Read more about what Walker Stapleton stands for here
Read about the left's perspective on Stapleton from the New York Times
Walker Stapleton touts his combination of experience in the private sector and as Colorado's treasurer as key to his quest to become Colorado's governor. Stapleton was elected to that post in 2010 after a career as an investment banker, at California tech startups and as the head of a publicly traded real-estate investment company. His roots in Colorado span four generations.
Where he stands on dueling proposals to fund transportation, the "single greatest problem Colorado faces":
"I support the bonding proposal. I do not support the sales tax proposal in its current form. I believe the department can and should do more. I believe we have dedicated sources of revenue in the general fund that we could and should be using for further bonding for our roads and infrastructure. And before you actually ask government to be an equal player, or a large player, in spending ... I believe asking voters for a tax increase is the cart before the horse, and if you look, it has not worked when it's been referred to the ballots."
The financial strain pensions put on schools:
"What's happening is it's robbing Peter to pay Paul. They're either freezing teacher salaries or cutting it by the amount that they have to contribute into the pension system into the back end. Teachers are actually suffering the impact of the pension's liability in today's real dollar payments."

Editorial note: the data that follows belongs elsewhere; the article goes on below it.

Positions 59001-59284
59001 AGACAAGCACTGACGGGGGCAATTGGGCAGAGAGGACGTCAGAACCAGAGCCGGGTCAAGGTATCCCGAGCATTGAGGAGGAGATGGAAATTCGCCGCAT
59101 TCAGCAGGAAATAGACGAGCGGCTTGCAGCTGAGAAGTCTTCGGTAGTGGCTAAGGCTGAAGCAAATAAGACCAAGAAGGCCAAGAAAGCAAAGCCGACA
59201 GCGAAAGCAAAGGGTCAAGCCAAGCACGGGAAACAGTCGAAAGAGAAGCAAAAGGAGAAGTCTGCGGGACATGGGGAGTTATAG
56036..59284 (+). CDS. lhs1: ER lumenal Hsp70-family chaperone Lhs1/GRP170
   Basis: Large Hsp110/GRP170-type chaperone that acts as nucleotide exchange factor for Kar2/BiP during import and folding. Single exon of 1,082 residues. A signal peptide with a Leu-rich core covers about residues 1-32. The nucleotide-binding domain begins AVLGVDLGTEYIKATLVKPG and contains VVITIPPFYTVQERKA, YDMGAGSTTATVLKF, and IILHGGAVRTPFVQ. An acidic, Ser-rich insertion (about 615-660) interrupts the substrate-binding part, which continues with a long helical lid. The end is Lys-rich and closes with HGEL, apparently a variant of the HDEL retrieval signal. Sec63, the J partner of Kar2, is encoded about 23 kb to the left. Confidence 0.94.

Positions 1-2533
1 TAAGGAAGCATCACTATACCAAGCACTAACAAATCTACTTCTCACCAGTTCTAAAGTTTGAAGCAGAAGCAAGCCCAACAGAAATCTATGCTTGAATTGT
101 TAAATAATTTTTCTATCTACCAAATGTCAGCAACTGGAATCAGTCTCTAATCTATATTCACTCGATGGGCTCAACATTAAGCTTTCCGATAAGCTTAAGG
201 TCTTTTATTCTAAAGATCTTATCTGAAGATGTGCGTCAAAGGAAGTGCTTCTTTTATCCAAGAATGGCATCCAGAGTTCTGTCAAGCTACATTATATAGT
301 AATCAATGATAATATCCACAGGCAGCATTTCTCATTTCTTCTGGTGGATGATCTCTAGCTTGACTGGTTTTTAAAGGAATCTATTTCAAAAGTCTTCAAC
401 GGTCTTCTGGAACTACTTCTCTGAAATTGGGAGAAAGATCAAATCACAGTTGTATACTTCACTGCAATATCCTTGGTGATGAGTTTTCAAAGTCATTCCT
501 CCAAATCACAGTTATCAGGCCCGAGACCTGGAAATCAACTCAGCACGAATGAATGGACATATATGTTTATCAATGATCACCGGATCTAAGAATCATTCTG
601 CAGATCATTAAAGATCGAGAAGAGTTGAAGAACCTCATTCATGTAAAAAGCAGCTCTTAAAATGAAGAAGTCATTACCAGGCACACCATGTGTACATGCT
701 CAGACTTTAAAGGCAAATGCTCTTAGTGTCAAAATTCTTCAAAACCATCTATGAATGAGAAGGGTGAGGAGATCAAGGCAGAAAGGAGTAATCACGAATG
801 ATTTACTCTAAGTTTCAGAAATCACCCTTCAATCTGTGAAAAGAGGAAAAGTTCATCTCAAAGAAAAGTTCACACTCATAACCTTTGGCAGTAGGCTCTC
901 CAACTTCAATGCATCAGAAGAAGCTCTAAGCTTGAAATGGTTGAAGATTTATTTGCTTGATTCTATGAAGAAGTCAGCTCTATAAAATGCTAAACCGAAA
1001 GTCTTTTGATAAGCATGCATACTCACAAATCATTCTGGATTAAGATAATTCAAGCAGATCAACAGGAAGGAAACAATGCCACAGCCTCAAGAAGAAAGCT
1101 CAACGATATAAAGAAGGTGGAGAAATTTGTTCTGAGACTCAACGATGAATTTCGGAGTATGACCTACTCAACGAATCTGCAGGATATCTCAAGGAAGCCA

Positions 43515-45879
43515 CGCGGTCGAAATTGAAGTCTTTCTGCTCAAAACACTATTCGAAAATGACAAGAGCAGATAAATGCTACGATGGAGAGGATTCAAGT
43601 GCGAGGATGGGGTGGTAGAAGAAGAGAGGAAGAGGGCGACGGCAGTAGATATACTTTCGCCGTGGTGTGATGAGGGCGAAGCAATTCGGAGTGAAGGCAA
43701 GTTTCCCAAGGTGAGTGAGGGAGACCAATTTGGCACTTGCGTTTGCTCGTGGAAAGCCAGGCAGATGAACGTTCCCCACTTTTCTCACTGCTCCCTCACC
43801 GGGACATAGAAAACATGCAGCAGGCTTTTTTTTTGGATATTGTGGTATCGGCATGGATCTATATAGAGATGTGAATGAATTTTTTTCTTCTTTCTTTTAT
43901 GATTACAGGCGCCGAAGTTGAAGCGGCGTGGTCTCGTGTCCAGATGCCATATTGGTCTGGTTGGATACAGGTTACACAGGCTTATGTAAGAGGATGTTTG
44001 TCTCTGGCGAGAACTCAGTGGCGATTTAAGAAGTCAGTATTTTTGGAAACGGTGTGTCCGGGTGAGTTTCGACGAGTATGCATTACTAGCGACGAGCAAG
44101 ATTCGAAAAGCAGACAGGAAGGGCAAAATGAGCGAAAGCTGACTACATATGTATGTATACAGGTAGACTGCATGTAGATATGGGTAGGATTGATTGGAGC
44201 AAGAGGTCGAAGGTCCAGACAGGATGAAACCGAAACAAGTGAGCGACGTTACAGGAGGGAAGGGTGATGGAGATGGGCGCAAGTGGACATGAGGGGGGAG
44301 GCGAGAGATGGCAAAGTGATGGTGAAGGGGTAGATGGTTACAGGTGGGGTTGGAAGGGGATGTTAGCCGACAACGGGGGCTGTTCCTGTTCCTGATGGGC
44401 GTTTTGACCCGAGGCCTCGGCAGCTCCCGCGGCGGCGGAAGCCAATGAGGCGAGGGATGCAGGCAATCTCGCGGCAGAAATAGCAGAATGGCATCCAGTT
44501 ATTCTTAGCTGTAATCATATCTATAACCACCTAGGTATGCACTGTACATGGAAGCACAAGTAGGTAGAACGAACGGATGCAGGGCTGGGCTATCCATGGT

If the feds switched to Medicaid block grants, here's how he'd spend them:
"A managed Medicaid model means the following: It means a proliferation of community health care centers. I've got three young kids, and I've got a little clinic at King Soopers across the street. When my kids get sick, I joke that I need a lifetime supply of Amoxicillin ... I take my kids across the street to an RN, and I pay $10 to $15 for a copay. The pharmacy is right there. If I took them to their pediatrician, I'd be paying four times as much and the insurance company would be billing me six or seven times as much. That is not a cost- effective model."
Responding to critics who say he tried to kill a bill overhauling state employee pensions:
"No Republican would ever tell you that because it's not true. I wanted to try and get the best deal possible until the last minute possible. I was not physically even at the legislature. I think I was asleep by the time they finally passed the deal. But I think it was a necessary step ... I would urge Gov. Hickenlooper to sign the bill because the cost of not doing anything outweighs the cost of action in this case."